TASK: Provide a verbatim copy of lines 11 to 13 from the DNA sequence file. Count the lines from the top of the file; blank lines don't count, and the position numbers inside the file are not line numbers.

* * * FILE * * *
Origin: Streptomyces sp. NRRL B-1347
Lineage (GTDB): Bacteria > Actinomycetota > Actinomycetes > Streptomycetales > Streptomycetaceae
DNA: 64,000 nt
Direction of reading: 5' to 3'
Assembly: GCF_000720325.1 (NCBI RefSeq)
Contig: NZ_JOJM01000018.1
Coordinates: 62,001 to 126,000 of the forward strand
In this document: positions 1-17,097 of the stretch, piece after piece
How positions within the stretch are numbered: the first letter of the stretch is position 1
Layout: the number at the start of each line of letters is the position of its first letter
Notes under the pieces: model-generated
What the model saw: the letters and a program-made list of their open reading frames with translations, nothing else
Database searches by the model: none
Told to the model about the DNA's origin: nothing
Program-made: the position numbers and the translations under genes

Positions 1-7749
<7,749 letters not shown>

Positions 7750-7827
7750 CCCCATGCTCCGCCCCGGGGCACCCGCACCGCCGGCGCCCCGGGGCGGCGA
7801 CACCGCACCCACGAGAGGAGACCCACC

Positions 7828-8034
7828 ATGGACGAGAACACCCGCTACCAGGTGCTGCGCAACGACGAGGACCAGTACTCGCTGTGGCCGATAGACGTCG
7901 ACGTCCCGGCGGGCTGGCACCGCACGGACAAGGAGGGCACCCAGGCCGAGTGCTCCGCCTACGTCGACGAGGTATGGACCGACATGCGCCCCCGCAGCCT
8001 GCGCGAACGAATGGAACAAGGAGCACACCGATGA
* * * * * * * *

Notes under the pieces: model-generated
What the model saw: the letters and a program-made list of their open reading frames with translations, nothing else
Database searches by the model: none